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In with the new (build)

Thinking about moving house in the new year but not sure what sort of house should be your home? Muddy weighs in on the old versus new build debate

Hands up: I’ve always been a bit of a period home snob. As a young magazine journalist, I wafted about a Georgian flat in the rather nice part of Islington. As a new mother, we migrated to a Victorian three-bed garden flat in the slightly terrifying part of Islington. Then came the clichéd out-of-town move to the Oxon/Bucks border and a Tudor thatched cottage (atmospheric, small, lots of spiders) and now we reside in a mid-century number with cool open living spaces, one bathroom between five of us and practically zero insulation. 

But this is the thing: dream homes are often pictured as quaint cottages with roses around the door, characterful rooms packed full of original features and a mature garden bursting with teeming flower beds. What we don’t see is leaky windows, exorbitant heating bills, miniscule rooms that can’t accommodate modern-day furniture and the requirement of an extra £25k per year to pay a gardener.  

Enter the new build. It was something I’ve never considered before now, but I’ve been doing my research and, like electric cars and alcohol-free drinks, I’m coming round to it. So what do new builds have going for them? Spoiler: quite a lot.

You’ll join the eco-home massive

There are 247,000 homes being built each year in England and Wales (although this is under the government target of 300,000 per year) and government regulations mean that every home built today requires double glazed uPVC windows, high level insulation to roof and walls, energy efficient gas central heating and low energy lighting. And while that’s great news for your monthly bills, it’s also a boon for your resale value. According to the FT, eco-homes are going to be top of the agenda for prospective house buyers as we move into the next decade. Millennials and Gen Z are going to expect outstanding eco creds as standard.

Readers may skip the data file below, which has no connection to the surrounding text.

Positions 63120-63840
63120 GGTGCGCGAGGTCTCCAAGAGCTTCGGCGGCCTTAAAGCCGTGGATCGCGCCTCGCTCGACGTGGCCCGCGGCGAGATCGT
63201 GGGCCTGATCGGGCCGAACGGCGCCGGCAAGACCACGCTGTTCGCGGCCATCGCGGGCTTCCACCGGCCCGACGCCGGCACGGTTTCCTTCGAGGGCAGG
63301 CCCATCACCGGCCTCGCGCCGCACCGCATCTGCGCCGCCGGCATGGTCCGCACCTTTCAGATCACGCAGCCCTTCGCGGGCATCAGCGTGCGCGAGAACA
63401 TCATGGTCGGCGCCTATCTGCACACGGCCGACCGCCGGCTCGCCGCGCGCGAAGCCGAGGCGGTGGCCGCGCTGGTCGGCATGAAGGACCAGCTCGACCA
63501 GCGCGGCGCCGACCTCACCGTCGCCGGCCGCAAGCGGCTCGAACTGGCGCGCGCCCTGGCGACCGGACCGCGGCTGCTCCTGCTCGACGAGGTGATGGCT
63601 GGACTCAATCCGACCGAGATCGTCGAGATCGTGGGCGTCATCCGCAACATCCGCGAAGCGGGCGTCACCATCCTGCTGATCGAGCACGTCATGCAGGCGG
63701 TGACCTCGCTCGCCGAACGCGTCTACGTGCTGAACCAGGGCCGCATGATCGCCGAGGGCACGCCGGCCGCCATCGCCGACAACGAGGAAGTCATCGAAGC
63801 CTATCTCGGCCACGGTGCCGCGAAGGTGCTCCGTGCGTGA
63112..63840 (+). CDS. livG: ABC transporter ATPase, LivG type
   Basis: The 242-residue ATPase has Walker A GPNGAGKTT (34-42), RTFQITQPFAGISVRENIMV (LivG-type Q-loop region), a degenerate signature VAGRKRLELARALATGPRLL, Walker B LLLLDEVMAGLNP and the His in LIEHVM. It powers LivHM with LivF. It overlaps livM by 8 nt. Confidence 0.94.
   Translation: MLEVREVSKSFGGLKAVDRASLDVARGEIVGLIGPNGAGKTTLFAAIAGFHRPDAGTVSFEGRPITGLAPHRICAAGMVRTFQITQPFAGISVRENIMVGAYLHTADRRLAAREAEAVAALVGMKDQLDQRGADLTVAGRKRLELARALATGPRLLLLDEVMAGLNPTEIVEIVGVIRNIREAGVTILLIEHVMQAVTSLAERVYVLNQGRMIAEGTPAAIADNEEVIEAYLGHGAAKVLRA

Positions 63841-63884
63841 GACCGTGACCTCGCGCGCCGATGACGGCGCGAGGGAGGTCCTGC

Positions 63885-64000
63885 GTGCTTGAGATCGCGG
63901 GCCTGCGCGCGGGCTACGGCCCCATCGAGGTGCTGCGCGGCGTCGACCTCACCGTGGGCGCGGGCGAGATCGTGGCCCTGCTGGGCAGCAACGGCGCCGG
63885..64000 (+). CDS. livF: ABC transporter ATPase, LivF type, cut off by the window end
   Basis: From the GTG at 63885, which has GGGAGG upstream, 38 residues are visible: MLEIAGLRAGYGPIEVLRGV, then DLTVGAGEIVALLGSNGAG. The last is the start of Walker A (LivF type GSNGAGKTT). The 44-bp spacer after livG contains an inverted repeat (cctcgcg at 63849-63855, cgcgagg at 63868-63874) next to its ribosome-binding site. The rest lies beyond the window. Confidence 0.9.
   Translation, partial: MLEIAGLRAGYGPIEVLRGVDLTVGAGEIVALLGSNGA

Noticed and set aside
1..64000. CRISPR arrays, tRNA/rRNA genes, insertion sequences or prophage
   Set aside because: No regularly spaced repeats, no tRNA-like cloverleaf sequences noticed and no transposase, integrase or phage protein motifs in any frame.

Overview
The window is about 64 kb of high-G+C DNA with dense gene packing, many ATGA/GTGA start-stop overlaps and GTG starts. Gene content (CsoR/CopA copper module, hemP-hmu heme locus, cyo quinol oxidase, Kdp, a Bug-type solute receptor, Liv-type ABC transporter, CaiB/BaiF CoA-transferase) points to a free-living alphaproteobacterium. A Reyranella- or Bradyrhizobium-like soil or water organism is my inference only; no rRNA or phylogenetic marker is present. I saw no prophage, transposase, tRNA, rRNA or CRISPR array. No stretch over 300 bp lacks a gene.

You won’t be needing a builder anytime soon

If you have ever innocently taken down wallpaper in your period house and then been forced to embark on a wildly expensive and complex plastering mission, you know where I’m going here (and let’s not even start on the perils of maintaining wychert walls). Old homes are just that – old. They need shoring up, pulling in, sanding down. It is endless maintenance that never gives. Like the Forth Bridge, you start in one room and by the time you’ve finished the rest, you have a cup of tea and start again. You can swerve all that trauma by buying a high-spec new home. Wiring is up to standard, walls and ceilings are insulated and skimmed, and kitchen and bathrooms are top of the range. 

You’ll never have to share a bathroom again

My groovy mid-century pad currently has a not-very-groovy one bathroom for a family of five. ‘Not ideal’ is slightly the understatement. The bathroom to bedroom ratio in new builds tend to err on the generous side – five bedrooms to four bathrooms is quite common. Frankly for me that’s palatial. Just imagine the bathing opportunities: “Where’s mum?” “In the bathroom.” “Which one?” “Dunno.” If you keep really quiet, they might not find you at all.